If you've ever wondered about the difference between a credit union and a bank, then rest assured that you're in good company. Because these two types of financial services companies do largely the same things—that is, take deposits and make loans—their differences aren't immediately apparent. Let's go over four of the biggest distinguishing characteristics between the two.
Since the deregulatory movement gained momentum in the mid-1980s, legislators and regulators have gone a long way toward harmonizing the types of products that depository institutions—namely, banks, thrifts (otherwise known as savings and loans), and credit unions—can offer to their customers. Prior to that, credit unions and thrifts focused on various types of consumer credit, while banks zeroed in on commercial lending. But nowadays, these differences are more muted, as credit unions and thrifts have gained the ability to offer a broader assortment of credit-related products.
One major difference that hasn't changed, however, is the ownership structure. Banks are corporations owned by shareholders, who, in turn, have voting rights commiserate with the number and type of shares that they own. By contrast, credit unions are owned by their customers—their "members." Each member, regardless of how much money he or she has on deposit, gets one vote in electing board members. Furthermore, while board members of banks are typically paid for their service, people on a credit union's board volunteer their time.
Banks and credit unions view their ultimate business objectives differently. Banks are in business to make money for their shareholders. They do so by taking a small sliver of capital, leveraging it up by a factor of roughly 10 to 1 or more, and then using the net proceeds from their assets to cover expenses, pay taxes, and, most importantly, distribute to shareholders via dividends and share buybacks.
Credit unions, by contrast, are nonprofit entities. Yes, they borrow money from depositors, and then invest the funds into loans and other types of income-generating assets. However, instead of distributing the net proceeds to their owners, they use the earnings to increase interest rates on their members' deposits, and to decrease the rates on loans made to members.
3. Size and reach
While credit cards and other types of consumer lending have become integral parts of banks' businesses, that hasn't always been the case. Prior to World War II, few banks made consumer loans at all, viewing them as too risky for the expected return. It was this void that allowed credit unions to flourish. As the National Credit Union Administration explains:
During the 1920s, the U.S. credit union movement became increasingly popular. Families had more money to save and could afford products like automobiles and washing machines. They, however, needed a source of inexpensive credit to purchase these goods. The popularity of credit unions grew because commercial banks and savings institutions generally showed limited interest in offering such consumer loans.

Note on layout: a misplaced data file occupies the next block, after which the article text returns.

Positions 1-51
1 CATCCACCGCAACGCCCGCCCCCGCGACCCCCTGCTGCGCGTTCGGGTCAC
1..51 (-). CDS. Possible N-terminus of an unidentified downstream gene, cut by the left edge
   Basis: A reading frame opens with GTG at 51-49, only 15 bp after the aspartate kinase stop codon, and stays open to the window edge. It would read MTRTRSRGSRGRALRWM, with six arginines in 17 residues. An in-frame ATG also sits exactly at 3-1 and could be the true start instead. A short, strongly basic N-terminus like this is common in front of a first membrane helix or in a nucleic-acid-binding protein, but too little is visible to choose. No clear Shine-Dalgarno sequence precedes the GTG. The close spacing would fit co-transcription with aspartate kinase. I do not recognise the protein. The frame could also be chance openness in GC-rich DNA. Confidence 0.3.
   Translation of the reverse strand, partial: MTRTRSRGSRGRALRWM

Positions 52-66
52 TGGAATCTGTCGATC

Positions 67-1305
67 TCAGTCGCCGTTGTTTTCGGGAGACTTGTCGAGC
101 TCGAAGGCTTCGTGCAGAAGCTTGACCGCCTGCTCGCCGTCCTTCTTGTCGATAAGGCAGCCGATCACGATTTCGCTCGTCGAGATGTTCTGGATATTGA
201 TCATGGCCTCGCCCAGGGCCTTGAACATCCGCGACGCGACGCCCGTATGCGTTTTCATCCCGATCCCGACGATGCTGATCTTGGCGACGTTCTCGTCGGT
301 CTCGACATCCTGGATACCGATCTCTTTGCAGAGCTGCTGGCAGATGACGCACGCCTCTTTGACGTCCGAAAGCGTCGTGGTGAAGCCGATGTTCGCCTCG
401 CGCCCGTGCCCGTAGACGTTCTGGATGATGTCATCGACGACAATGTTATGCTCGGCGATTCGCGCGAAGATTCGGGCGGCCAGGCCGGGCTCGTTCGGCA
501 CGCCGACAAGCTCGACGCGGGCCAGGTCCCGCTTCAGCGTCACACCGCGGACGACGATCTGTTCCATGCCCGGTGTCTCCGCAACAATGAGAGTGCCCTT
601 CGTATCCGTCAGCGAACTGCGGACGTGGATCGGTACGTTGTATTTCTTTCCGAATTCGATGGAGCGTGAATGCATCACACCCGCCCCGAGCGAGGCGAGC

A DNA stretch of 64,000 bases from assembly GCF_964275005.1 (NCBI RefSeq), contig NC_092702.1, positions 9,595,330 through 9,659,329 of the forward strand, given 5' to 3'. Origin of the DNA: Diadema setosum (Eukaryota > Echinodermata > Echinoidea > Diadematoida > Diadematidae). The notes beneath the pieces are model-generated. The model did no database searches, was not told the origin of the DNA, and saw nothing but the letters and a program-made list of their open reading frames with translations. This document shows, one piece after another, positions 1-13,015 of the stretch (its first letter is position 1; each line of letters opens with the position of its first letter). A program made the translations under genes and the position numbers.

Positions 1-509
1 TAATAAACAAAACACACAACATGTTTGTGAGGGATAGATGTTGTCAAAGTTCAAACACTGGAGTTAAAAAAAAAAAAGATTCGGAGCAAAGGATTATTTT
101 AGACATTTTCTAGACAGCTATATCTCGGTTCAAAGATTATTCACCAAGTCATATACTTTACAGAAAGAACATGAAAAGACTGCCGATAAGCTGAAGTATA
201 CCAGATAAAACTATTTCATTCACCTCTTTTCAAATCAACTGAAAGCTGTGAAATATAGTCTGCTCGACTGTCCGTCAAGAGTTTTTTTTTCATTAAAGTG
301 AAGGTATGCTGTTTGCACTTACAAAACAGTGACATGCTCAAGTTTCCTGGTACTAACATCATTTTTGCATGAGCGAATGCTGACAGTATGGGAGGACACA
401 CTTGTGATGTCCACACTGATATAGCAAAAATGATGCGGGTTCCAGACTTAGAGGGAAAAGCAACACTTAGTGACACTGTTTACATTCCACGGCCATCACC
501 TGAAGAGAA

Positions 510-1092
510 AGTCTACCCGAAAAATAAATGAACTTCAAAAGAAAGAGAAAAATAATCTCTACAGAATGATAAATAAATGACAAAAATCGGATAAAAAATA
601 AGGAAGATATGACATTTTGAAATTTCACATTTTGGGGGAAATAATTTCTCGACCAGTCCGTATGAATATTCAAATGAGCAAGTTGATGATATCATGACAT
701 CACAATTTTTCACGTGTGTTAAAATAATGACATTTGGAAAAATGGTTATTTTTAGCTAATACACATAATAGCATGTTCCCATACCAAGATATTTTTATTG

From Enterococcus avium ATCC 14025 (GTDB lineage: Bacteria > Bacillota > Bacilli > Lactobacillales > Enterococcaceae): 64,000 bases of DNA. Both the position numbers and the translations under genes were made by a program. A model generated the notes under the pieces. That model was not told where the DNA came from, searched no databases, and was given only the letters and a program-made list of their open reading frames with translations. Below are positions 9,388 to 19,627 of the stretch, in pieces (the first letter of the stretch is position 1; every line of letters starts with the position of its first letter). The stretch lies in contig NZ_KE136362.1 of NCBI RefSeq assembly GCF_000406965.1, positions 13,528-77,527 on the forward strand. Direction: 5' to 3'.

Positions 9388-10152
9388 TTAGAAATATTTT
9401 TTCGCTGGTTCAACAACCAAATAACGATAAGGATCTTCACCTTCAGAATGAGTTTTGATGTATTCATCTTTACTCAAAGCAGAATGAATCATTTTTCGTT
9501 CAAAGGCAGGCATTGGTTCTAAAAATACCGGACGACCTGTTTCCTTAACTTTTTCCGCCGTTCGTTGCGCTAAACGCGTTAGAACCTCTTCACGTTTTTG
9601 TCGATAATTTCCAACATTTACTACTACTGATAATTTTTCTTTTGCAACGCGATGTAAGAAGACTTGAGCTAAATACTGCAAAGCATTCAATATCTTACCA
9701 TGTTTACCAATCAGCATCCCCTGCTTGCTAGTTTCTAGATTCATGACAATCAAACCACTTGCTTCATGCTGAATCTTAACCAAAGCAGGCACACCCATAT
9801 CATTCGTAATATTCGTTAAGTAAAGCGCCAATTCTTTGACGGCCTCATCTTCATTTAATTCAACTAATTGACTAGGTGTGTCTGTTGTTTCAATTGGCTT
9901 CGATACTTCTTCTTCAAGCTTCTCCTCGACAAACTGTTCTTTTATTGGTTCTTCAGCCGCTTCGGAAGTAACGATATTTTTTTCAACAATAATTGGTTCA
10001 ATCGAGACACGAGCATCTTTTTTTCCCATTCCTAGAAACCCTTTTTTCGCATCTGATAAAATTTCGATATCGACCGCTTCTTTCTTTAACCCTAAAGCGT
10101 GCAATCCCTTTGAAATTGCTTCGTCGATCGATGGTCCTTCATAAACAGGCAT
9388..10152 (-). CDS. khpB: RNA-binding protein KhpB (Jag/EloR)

These differences have largely been eliminated through the years as banks veered into consumer lending and credit unions acquired the power and appetite to underwrite business loans. But these vastly different origins nevertheless define the industry today, as even the largest credit unions are mere shadows of the size of large banks. This follows from the simple fact that it requires much more capital, and thus size, to service large multinational corporate clients than it does to principally service individual consumers who need financing to buy a home, new refrigerator, or car.
Last but not least, one of the most tangible differences between credit unions and banks is in their regulatory status. Banks are regulated by an alphabet soup of federal and state agencies. There's the Federal Reserve, which is responsible for bank holding companies and banks that want access to its discount window.
There's the Federal Deposit Insurance Corporation, which oversees banks with federally insured deposits—i.e., virtually every bank in America. There's also the Office of the Comptroller of the Currency, which is the primary regulator for nationally chartered banks. And in addition to a number of interagency regulatory bodies, there are state banking regulators that oversee state-chartered banks, as well.
Credit unions, by contrast, are regulated by the National Credit Union Administration on the federal level, and state agencies on the state level. Beyond simply regulating them, moreover, the NCUA is tasked with operating and managing the National Credit Union Share Insurance Fund, which, playing an analogous role to the FDIC vis-à-vis banks, insures the deposits of more than 98 million account holders in all federal credit unions and the overwhelming majority of state-chartered credit unions.
Credit union vs. bank: Which is better?
Even though credit unions tend to have a better reputation than banks when it comes to customer service, it's far too simple to say that the former are "better" than the latter. The fact of the matter is that they're different. If you have a big business and you need a place to handle your deposits while, at the same time, extending credit, then a bank is your best solution. But if all you're looking for is a checking account and, say, a car loan, then a credit union may be a better alternative, given the generally higher interest rates on deposits and lower cost of credit.